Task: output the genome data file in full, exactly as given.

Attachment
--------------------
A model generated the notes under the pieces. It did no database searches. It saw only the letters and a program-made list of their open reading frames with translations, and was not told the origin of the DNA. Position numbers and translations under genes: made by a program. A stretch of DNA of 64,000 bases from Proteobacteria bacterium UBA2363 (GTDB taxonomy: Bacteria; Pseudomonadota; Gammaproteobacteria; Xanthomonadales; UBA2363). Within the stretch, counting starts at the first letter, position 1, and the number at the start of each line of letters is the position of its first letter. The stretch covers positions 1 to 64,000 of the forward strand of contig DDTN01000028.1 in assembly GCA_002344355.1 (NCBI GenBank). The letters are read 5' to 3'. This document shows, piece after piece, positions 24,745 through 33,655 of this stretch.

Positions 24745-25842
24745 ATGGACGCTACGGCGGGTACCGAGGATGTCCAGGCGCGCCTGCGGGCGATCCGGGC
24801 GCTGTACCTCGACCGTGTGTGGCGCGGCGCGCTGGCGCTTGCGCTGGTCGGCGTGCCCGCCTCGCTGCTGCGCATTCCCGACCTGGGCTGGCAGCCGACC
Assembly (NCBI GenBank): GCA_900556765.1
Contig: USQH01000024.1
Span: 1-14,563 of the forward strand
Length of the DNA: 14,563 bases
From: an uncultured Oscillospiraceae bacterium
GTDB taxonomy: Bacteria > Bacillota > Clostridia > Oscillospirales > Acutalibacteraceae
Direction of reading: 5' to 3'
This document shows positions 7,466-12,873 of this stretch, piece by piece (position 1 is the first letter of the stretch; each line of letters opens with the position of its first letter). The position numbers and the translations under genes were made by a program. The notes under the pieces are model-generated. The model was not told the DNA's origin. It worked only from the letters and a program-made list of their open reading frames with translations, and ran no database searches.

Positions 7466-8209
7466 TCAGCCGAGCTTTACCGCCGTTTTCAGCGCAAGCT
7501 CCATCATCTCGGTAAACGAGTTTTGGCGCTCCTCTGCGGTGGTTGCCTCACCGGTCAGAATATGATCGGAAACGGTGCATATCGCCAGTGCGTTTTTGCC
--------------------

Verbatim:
A model generated the notes under the pieces. It did no database searches. It saw only the letters and a program-made list of their open reading frames with translations, and was not told the origin of the DNA. Position numbers and translations under genes: made by a program. A stretch of DNA of 64,000 bases from Proteobacteria bacterium UBA2363 (GTDB taxonomy: Bacteria; Pseudomonadota; Gammaproteobacteria; Xanthomonadales; UBA2363). Within the stretch, counting starts at the first letter, position 1, and the number at the start of each line of letters is the position of its first letter. The stretch covers positions 1 to 64,000 of the forward strand of contig DDTN01000028.1 in assembly GCA_002344355.1 (NCBI GenBank). The letters are read 5' to 3'. This document shows, piece after piece, positions 24,745 through 33,655 of this stretch.

Positions 24745-25842
24745 ATGGACGCTACGGCGGGTACCGAGGATGTCCAGGCGCGCCTGCGGGCGATCCGGGC
24801 GCTGTACCTCGACCGTGTGTGGCGCGGCGCGCTGGCGCTTGCGCTGGTCGGCGTGCCCGCCTCGCTGCTGCGCATTCCCGACCTGGGCTGGCAGCCGACC
Assembly (NCBI GenBank): GCA_900556765.1
Contig: USQH01000024.1
Span: 1-14,563 of the forward strand
Length of the DNA: 14,563 bases
From: an uncultured Oscillospiraceae bacterium
GTDB taxonomy: Bacteria > Bacillota > Clostridia > Oscillospirales > Acutalibacteraceae
Direction of reading: 5' to 3'
This document shows positions 7,466-12,873 of this stretch, piece by piece (position 1 is the first letter of the stretch; each line of letters opens with the position of its first letter). The position numbers and the translations under genes were made by a program. The notes under the pieces are model-generated. The model was not told the DNA's origin. It worked only from the letters and a program-made list of their open reading frames with translations, and ran no database searches.

Positions 7466-8209
7466 TCAGCCGAGCTTTACCGCCGTTTTCAGCGCAAGCT
7501 CCATCATCTCGGTAAACGAGTTTTGGCGCTCCTCTGCGGTGGTTGCCTCACCGGTCAGAATATGATCGGAAACGGTGCATATCGCCAGTGCGTTTTTGCC